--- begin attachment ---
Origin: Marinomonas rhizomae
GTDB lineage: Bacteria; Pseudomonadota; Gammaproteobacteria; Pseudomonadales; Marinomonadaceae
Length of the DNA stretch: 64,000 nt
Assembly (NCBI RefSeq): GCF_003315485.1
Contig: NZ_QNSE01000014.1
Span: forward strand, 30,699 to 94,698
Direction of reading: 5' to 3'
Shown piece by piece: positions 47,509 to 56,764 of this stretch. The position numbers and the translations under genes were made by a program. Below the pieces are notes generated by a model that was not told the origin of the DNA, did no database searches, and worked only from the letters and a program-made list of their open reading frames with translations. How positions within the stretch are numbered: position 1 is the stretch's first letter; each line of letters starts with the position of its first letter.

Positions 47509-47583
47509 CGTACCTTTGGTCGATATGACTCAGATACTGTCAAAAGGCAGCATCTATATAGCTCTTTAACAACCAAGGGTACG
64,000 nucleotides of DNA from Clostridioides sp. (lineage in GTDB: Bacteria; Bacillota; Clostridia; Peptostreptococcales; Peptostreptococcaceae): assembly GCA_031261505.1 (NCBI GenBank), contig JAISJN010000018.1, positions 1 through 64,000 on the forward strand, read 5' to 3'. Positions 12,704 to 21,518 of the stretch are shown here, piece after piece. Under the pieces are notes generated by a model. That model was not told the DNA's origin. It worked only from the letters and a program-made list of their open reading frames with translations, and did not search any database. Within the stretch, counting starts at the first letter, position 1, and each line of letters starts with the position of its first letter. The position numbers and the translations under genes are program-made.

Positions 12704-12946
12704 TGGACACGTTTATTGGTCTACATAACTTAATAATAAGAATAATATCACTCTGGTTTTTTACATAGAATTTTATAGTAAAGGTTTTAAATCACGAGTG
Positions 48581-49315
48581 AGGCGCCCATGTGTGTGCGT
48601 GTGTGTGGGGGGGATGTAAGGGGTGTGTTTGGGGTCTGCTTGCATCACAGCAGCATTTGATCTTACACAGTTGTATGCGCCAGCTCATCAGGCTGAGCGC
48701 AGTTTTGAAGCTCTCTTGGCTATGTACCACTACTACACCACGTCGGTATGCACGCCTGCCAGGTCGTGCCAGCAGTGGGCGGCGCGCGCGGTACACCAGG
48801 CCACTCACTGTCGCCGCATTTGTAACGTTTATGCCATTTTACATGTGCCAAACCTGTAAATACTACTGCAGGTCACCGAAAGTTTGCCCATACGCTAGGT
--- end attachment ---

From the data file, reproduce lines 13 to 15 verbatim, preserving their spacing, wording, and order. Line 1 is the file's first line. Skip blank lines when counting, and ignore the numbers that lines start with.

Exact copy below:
12704 TGGACACGTTTATTGGTCTACATAACTTAATAATAAGAATAATATCACTCTGGTTTTTTACATAGAATTTTATAGTAAAGGTTTTAAATCACGAGTG
Positions 48581-49315
48581 AGGCGCCCATGTGTGTGCGT